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Can an employee insist on electronic recordings of disciplinary/grievance hearings?

Can an employee insist on electronic recordings of disciplinary/grievance hearings?

Burnetts HR Consultant, Eleanor Morland, explains whether a recording can be insisted upon in a disciplinary hearing.

For advice on what to consider when writing a disciplinary letter, read our article here.

With advances in technology making it easier for employees access recording equipment, an increasingly common question we are asked is ‘can an employee insist on recording a disciplinary/grievance hearings?’

In short the answer is generally no, neither an employer nor an employee can insist on recording any disciplinary/grievance hearing. 

However, there may be times an employer and employee agree to a meeting being recorded, for example where a disabled employee requests recording the meeting as a reasonable adjustment or where the employer’s own procedure allows for meetings to be recorded.

In practice it is more common for an employer to have a note taker attend hearings to take notes of the meeting and produce a record of the meeting which the employee can be asked to agree and sign (but getting their agreement is not a legal requirement).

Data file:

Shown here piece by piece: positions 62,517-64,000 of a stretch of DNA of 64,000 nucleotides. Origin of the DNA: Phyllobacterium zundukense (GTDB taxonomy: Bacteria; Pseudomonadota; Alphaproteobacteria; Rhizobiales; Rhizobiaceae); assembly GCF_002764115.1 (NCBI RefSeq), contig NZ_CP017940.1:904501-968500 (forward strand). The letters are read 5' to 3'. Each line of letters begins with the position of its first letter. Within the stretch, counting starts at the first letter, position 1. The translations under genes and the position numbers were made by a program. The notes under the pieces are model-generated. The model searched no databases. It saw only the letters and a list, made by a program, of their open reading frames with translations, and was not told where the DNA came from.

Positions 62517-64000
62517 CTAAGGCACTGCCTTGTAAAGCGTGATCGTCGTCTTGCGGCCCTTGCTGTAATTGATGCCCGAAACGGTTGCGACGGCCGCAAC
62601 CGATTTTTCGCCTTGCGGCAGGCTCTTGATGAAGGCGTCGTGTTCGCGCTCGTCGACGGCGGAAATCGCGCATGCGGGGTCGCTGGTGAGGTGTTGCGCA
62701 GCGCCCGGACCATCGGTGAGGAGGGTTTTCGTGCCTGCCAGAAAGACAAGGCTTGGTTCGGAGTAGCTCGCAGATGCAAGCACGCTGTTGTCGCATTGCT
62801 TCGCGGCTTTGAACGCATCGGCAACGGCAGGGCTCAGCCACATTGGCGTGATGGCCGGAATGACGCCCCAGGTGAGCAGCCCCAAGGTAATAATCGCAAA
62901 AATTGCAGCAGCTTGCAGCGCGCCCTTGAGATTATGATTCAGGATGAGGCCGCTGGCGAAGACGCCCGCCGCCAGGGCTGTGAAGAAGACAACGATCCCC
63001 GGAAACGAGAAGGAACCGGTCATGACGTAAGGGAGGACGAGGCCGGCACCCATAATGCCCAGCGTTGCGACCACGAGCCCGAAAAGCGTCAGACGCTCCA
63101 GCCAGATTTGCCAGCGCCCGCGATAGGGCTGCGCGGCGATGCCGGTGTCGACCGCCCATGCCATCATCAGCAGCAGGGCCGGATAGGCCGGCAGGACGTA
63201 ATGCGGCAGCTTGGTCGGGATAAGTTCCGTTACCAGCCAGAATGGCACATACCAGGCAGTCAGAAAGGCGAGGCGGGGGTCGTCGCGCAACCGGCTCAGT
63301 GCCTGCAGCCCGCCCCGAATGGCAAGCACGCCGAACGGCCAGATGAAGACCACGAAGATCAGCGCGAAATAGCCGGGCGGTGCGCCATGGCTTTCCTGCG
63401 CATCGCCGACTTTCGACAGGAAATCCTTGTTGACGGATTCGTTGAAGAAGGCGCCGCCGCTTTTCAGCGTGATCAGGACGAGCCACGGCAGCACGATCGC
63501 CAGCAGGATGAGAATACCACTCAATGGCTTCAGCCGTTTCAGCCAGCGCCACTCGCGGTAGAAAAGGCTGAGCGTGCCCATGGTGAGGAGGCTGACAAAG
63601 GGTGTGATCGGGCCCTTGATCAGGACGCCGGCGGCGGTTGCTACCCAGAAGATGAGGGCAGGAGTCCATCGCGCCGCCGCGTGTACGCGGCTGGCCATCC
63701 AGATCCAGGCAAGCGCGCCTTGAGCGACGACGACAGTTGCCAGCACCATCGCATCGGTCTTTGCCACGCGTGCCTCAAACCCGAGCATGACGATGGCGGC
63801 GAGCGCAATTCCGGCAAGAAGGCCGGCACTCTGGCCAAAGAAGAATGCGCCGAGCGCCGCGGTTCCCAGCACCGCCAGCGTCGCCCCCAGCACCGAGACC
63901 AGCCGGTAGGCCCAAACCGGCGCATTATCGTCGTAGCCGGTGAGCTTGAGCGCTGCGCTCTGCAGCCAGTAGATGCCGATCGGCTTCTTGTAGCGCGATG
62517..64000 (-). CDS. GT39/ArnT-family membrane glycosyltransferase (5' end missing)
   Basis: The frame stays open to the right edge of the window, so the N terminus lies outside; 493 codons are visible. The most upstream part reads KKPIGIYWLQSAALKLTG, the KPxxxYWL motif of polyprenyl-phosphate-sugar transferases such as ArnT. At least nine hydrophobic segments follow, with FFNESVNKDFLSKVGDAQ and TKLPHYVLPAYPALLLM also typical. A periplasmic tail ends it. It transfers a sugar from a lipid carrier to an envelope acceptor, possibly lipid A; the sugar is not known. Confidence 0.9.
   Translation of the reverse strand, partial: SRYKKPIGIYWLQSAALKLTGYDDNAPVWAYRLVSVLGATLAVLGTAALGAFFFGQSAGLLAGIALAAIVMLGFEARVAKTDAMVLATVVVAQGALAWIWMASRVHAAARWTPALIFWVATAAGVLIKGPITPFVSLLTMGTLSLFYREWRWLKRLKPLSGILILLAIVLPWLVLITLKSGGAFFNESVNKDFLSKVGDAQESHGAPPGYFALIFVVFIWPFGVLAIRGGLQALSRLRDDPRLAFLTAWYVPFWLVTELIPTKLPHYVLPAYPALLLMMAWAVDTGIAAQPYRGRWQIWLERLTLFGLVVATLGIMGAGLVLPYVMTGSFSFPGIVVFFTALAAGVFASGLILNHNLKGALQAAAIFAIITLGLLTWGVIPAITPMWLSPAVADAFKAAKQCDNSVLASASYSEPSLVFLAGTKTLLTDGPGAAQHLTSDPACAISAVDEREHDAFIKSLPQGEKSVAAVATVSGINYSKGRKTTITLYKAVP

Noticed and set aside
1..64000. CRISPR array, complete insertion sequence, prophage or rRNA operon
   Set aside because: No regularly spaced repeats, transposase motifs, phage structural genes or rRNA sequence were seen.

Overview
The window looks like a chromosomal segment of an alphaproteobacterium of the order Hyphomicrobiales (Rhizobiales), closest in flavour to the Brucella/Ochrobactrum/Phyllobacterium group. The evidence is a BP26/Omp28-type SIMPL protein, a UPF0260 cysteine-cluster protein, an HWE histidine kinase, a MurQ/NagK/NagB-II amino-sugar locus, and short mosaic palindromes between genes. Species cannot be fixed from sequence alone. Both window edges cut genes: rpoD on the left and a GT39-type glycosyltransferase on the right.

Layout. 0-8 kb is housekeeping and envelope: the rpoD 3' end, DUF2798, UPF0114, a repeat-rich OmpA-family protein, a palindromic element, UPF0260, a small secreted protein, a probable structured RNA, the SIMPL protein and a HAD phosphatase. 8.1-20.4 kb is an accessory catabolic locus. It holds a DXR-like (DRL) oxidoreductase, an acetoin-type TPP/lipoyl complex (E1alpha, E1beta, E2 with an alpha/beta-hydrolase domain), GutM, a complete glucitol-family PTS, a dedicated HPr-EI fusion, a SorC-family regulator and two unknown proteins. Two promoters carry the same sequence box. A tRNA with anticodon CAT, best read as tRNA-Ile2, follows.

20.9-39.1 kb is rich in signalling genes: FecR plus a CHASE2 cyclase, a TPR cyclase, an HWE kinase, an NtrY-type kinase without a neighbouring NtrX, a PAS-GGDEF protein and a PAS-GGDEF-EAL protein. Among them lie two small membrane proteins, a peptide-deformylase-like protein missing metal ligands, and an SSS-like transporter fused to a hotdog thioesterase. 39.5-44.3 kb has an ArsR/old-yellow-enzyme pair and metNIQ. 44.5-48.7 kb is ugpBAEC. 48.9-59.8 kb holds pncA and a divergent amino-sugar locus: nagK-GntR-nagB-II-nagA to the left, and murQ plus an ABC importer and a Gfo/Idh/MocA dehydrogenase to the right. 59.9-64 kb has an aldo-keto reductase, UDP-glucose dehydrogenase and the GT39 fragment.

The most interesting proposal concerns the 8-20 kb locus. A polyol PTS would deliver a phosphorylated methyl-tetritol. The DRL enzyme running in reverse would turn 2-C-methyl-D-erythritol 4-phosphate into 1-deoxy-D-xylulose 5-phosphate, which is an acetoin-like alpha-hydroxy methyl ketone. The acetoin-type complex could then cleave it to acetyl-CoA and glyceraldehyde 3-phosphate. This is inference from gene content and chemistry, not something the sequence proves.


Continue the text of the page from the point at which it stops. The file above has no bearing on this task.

Read more about preparing for a disciplinary hearing here.

Employers should however be aware that although they may not provide consent to a meeting being recorded, covert recording of meetings has become easier and more common for employees to do with devices such as mobile phones and tablets being easily utilised to make covert recordings. 

Also important for employers to note is that recordings, even those taken covertly by an employee are admissible in Employment Tribunal Proceedings.  It is therefore increasingly important for employers to be mindful that they don’t say anything at an employee meeting that they wouldn’t want to be heard within an Employment Tribunal. 

This principle should also extend to what is said during any adjournment, as recording devices could be left in a room whilst employees have been asked to leave, recording the employer’s private deliberations.

Whilst covert recording cannot be avoided in all cases, employers may find it helpful to state in their procedures and at the start of any meeting that recording is prohibited and ask the employee to confirm for the notes that they are not recording the hearing.

If you would like more advice and guidance on disciplinary or grievance hearings, please contact Eleanor Morland on 01228 552222.

About the author

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Eleanor Morland

Eleanor is a HR Consultant at Burnetts.

Published: Friday 14th October 2016
Categorised: Employment, HR, Legal Services in Newcastle, Penrith, West Cumbria

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